As he talked, Braggadocio looked like a cat who had sneakily jumped on a butcher’s counter. If he’d had whiskers, they would have bristled and quivered.
“And if you go on reading, you’ll see there was no trace of an ulcer in the stomach, and we all know that Mussolini had one, nor is there mention of traces of syphilis, and yet it was common knowledge that the deceased was in an advanced stage of syphilis. Note also that Georg Zachariae, a German doctor who had treated the Duce at Salò, had stated shortly afterward that his patient suffered from low blood pressure, anemia, enlarged liver, stomach cramps, twisted bowel, and acute constipation. And yet, according to the autopsy, everything was normal: liver of regular size and appearance both externally and upon incision, bile ducts healthy, renal and suprarenal glands intact, urinary tract and genitals normal. Final note: ‘Brain, removed in residual parts, was fixed in liquid formalin for later anatomical and histopathological examination, fragment of cortex given on request by Health Office of Fifth Army Command (Calvin S. Drayer) to Dr. Winfred H. Overholser of Saint Elizabeths Psychiatric Hospital in Washington.’ Over and out.”
He read and savored each line as if he were in front of the corpse, as if touching it, as if he were at Taverna Moriggi and, instead of shank of pork with sauerkraut, he was slavering over that orbital region where the eyeball appeared deflated and torn with complete discharge of the vitreous humor, as if he were savoring the pons, the mesencephalus, the lower part of the cerebral lobes, as if he were exulting over the emergence of the almost liquefied brain matter.
I was disgusted, but—I cannot deny it—fascinated by him and by the martyred corpse over which he exulted, in the same way readers of nineteenth-century novels were hypnotized by the gaze of the serpent. To put an end to his exultation, I said, “It’s the autopsy on . . . well, it could be anyone.”
“Exactly. You see, my theory was correct: Mussolini’s corpse wasn’t that of Mussolini, and in any case, no one could swear it was his. I’m now reasonably clear about what happened between April 25 and 30.”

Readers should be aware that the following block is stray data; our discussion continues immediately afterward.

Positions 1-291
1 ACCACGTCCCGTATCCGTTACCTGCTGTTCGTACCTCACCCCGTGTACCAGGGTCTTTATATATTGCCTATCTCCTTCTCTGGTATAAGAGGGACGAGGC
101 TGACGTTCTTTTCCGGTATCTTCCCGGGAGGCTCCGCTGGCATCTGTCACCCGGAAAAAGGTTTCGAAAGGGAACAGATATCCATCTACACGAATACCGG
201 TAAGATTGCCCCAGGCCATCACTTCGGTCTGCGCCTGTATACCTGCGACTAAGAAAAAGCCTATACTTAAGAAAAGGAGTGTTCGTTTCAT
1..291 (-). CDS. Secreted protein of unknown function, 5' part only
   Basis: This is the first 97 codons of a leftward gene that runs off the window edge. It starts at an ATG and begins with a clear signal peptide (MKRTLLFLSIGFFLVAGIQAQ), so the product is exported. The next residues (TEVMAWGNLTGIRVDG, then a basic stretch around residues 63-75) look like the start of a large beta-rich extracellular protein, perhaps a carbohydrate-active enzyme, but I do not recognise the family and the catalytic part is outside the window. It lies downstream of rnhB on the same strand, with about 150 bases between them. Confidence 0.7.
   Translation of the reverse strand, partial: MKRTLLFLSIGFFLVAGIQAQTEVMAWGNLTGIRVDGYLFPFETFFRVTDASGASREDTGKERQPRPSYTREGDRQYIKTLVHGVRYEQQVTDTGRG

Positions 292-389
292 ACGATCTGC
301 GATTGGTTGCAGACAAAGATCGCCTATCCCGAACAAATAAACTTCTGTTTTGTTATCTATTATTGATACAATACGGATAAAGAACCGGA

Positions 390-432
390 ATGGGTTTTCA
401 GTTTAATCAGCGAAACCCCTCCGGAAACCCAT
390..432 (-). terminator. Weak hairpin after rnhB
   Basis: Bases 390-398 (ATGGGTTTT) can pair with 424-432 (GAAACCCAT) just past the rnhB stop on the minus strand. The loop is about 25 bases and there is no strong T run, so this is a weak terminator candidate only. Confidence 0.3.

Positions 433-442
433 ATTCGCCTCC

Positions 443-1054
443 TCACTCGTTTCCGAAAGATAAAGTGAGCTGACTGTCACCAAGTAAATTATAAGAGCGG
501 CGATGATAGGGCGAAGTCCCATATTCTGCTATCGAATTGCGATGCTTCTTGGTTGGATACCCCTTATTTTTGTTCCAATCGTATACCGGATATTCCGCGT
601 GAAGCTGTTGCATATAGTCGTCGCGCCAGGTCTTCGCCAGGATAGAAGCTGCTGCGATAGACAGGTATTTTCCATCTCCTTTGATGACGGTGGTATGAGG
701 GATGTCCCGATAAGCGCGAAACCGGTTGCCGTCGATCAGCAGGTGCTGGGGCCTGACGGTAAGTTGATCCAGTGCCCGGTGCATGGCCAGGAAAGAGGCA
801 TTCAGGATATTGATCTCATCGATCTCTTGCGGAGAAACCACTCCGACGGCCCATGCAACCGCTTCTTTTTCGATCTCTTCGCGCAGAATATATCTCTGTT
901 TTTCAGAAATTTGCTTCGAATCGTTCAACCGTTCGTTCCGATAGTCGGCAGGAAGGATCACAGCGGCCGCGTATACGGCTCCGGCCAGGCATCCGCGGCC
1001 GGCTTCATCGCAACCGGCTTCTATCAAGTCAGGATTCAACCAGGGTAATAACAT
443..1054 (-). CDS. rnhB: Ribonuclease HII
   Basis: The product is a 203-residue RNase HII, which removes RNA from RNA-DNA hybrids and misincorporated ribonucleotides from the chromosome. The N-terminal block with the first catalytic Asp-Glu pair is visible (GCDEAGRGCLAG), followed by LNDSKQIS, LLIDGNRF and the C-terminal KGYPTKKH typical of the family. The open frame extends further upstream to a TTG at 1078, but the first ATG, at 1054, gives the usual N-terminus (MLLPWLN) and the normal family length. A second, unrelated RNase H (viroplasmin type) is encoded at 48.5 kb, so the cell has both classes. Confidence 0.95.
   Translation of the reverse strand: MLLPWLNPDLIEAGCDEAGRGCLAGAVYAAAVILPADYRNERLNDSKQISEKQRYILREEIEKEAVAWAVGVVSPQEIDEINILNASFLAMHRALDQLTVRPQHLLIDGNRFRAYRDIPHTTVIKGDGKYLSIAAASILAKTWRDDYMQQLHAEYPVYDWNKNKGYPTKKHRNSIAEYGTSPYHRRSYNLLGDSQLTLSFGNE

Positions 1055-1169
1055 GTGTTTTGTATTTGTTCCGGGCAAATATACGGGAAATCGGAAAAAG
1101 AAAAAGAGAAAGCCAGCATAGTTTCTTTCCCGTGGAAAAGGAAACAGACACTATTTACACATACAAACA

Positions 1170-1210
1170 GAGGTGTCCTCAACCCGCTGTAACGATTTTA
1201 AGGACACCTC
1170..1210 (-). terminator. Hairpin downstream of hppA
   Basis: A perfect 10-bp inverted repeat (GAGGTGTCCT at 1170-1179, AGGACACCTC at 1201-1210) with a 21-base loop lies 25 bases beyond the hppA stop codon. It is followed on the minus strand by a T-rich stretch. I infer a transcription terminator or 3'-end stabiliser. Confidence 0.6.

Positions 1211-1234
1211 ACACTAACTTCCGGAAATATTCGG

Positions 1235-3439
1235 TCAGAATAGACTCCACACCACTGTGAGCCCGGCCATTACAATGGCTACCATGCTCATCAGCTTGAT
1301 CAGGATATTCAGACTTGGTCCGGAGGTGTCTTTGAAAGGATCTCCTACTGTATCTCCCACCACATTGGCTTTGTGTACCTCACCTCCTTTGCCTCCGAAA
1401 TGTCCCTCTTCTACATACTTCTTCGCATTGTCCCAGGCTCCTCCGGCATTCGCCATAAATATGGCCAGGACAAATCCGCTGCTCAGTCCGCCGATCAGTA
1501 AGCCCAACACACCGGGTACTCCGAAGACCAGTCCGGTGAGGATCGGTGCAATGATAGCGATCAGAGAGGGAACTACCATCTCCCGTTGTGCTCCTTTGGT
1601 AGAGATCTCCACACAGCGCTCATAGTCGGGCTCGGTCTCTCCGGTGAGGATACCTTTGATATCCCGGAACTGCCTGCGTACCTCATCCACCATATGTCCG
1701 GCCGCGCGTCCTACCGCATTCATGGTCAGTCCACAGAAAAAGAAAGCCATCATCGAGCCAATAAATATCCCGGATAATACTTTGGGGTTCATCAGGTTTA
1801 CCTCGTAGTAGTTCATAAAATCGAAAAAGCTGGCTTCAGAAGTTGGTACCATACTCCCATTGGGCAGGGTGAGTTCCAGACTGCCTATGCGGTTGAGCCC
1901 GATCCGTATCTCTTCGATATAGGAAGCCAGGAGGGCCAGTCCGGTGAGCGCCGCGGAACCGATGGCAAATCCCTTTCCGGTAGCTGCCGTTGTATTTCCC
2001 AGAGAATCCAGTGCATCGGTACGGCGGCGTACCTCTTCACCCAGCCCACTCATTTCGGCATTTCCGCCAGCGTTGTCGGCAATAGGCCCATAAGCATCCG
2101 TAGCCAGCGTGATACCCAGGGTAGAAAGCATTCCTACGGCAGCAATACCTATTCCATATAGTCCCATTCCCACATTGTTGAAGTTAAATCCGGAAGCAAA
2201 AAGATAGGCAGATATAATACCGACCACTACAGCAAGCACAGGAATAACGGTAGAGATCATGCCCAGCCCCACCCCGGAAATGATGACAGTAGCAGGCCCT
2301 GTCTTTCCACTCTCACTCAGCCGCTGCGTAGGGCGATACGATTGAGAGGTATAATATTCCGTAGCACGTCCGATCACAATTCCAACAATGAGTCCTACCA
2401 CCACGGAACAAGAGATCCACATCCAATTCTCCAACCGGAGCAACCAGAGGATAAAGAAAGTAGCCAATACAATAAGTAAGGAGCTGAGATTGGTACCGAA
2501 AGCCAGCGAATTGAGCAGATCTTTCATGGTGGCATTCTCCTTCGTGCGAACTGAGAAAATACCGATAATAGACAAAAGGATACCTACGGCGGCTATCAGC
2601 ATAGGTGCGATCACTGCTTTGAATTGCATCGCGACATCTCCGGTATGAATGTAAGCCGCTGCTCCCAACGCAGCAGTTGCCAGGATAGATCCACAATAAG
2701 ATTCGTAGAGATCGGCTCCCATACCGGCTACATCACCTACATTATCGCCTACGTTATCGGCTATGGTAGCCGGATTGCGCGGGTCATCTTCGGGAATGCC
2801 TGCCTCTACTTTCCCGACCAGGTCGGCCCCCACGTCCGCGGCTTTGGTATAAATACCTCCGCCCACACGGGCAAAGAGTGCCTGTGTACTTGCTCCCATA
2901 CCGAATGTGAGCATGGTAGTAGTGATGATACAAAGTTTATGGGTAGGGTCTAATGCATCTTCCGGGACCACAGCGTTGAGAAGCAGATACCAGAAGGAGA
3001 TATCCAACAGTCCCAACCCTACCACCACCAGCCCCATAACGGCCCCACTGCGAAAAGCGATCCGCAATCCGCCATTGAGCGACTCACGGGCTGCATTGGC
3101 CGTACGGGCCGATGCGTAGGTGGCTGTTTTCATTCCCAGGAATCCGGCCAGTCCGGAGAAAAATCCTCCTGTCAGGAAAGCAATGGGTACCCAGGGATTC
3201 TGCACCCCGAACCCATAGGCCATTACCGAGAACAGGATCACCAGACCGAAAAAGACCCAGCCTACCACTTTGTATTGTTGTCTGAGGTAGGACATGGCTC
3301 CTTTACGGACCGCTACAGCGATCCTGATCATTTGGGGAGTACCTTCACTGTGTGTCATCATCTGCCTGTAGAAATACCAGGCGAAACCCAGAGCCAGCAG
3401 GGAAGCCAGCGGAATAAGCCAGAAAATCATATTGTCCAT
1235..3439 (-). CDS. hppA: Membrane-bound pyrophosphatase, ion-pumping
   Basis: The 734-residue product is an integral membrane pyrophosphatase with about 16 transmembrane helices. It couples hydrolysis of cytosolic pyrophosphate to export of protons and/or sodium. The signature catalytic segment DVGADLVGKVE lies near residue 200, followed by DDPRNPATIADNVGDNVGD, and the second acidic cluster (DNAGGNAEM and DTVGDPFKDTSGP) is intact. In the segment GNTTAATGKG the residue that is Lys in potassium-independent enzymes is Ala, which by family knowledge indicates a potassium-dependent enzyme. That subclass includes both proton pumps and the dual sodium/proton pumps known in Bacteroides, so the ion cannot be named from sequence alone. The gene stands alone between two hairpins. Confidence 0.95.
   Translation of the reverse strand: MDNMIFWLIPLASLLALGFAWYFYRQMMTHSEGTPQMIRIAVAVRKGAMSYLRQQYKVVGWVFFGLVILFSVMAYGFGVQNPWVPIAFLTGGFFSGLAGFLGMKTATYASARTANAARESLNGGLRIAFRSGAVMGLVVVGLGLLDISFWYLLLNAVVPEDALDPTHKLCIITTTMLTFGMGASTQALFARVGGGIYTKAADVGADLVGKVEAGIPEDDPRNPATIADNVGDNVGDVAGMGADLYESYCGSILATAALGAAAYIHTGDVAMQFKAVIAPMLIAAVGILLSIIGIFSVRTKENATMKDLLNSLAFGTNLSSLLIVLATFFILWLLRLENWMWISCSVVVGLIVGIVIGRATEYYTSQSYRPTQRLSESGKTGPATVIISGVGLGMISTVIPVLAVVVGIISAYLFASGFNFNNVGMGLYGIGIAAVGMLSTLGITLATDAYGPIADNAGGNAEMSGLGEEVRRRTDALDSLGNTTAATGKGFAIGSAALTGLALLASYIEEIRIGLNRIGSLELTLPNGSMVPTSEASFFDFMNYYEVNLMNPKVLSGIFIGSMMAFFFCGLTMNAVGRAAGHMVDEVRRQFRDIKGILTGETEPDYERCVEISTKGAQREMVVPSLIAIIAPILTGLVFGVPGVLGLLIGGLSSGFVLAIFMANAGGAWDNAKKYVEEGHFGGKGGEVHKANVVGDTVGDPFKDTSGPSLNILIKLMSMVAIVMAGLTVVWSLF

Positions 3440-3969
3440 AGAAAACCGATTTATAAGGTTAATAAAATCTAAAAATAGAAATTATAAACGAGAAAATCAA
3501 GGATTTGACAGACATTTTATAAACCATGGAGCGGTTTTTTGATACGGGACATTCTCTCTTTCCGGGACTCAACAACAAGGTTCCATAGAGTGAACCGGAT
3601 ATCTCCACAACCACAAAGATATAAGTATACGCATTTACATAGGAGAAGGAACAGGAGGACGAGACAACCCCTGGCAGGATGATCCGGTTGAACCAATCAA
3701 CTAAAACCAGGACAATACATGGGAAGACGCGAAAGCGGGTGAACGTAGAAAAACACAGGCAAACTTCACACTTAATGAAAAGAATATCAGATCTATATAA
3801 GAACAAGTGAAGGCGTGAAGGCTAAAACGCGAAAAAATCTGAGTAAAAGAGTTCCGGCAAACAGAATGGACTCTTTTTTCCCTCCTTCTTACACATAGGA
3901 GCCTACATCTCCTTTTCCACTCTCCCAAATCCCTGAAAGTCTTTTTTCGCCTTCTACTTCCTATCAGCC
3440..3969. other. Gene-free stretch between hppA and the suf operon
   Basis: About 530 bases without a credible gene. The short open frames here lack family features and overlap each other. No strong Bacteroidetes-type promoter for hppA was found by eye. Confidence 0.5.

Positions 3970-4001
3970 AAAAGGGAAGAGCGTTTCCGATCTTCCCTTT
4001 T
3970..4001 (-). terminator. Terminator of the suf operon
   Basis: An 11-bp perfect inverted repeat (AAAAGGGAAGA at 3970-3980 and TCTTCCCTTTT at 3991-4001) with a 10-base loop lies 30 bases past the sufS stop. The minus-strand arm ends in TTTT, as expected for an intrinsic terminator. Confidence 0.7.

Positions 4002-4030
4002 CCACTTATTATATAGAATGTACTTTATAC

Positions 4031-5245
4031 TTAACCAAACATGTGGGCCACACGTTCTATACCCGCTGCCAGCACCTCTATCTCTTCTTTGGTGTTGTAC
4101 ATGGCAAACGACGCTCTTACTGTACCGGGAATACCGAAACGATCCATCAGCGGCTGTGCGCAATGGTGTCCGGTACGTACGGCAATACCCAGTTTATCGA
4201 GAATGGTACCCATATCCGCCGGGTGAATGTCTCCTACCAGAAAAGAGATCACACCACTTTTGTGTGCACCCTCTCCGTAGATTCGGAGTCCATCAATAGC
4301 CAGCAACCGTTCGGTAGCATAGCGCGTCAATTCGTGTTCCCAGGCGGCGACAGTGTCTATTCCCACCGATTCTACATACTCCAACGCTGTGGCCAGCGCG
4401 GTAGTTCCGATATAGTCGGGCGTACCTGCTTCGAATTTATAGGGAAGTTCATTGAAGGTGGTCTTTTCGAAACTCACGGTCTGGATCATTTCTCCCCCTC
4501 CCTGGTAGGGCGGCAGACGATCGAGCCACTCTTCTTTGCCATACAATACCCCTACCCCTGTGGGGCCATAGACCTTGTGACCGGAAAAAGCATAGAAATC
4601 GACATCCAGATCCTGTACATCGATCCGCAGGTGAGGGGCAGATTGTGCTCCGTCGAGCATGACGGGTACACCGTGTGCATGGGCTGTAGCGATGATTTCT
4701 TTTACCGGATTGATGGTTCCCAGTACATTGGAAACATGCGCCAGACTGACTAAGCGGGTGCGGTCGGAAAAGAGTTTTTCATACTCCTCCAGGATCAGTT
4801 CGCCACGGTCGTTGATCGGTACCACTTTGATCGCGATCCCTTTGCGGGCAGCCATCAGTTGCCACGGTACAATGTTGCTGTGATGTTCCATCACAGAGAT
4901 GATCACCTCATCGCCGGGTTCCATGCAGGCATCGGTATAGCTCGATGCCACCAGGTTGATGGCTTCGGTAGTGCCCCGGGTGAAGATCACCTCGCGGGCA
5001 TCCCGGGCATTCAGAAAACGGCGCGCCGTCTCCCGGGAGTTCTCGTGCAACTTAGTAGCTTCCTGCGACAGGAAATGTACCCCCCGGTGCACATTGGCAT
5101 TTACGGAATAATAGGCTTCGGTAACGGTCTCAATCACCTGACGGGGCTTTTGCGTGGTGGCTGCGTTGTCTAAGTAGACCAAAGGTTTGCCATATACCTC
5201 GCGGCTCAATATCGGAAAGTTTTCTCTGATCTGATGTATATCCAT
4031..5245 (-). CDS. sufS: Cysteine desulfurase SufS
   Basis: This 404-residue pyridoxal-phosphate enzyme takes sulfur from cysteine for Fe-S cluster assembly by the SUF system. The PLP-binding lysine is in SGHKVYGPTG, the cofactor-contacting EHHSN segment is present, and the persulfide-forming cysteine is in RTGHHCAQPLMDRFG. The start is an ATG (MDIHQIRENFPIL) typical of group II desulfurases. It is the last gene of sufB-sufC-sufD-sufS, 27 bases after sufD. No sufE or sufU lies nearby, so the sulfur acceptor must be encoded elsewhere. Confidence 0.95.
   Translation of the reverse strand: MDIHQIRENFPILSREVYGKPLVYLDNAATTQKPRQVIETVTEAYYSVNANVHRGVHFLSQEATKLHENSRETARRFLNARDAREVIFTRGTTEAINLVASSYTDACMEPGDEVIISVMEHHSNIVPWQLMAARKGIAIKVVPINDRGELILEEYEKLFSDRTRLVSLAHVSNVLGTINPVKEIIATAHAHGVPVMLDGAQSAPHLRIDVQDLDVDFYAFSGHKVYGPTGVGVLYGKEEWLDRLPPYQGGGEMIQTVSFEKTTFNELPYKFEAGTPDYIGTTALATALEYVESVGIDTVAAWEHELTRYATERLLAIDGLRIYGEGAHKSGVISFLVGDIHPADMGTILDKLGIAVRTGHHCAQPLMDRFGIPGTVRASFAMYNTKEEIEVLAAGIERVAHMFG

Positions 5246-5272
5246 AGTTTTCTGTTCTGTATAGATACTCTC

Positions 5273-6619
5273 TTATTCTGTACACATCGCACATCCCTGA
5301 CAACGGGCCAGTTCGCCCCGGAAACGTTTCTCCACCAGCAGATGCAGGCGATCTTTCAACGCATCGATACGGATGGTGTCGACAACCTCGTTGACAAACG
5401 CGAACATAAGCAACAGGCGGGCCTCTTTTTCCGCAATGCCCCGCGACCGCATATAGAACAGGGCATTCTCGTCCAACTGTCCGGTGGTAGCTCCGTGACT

That evening I really felt the need to cleanse myself, be with Maia. And to distance her in my mind from the other members of the team, I decided to tell her the truth, that Domani would never be published.
“It’s better that way,” said Maia. “I won’t have to worry about the future. We’ll hold out for a few months, earn ourselves those few lire—few, filthy, and fast—and then the South Seas.”
MY LIFE WAS NOW RUNNING along parallel lines. By day the humiliating existence at the newspaper, in the evening Maia’s little apartment, also mine sometimes. Saturdays and Sundays to Lake Orta. The evenings compensated us both for days spent with Simei. Maia had given up making suggestions that would only be rejected, and confined herself to sharing them with me, for amusement, or for consolation.
One evening she showed me a lonelyhearts magazine. “Great,” she said, “except that I’d love to try publishing them with the subtext.”
“In what way?”
“This way: ‘Hi, I’m Samantha, twenty-nine years old, professionally qualified, housewife, separated, no children, seeking a man, attractive, bright, and sociable.’ Subtext: I’m now thirty. After my husband left, I had no luck finding a job with the bookkeeping diploma I worked hard to get. I am stuck at home all day twiddling my thumbs. (I don’t even have any brats to look after.) I’m looking for a man, he doesn’t have to be handsome, provided he doesn’t knock me around like that bastard I married.
“Or: ‘Carolina, age thirty-three, unmarried, graduate, businesswoman, sophisticated, dark hair, slim, confident and sincere, interested in sports, movies, theater, travel, reading, dancing, open to new experiences, would like to meet interesting man with personality, education and good position, professional, executive or military, max. sixty years with view to marriage.’ Subtext: At thirty-three I’m still on the shelf, perhaps because I’m skinny as a rake and would like to be blond but try not to worry about it. I struggled to get an arts degree but couldn’t get a job with it, so I set up a small workshop where I employ three Albanians, paid in cash; we produce socks for the local market stalls. I don’t really know what I like, I watch some television, go to the movies with a friend or to the local amateur dramatic society, I read the newspaper, especially the lonelyhearts pages, I like dancing but don’t have anyone to take me, and to land a husband I’m prepared to take an interest in anything, so long as there’s money so I can ditch the socks and the Albanians. I don’t mind if he’s old, an accountant if possible, but I’d also settle for a registry clerk or a retired policeman.
“Or this one: ‘Patrizia, age forty-two, single, shopkeeper, dark, slender, sweet and sensitive, would like to meet a man who is loyal, kind and sincere, marital status unimportant so long as he’s motivated.’ Subtext: Hell, at forty-two (and with a name like Patrizia I must be going on fifty, like every other Patrizia), not married, I make ends meet with the haberdashery shop my poor mother left me. I am slightly anorexic and basically neurotic; is there a man out there who will take me to bed? Doesn’t matter whether he’s married or not, so long as he fucks well.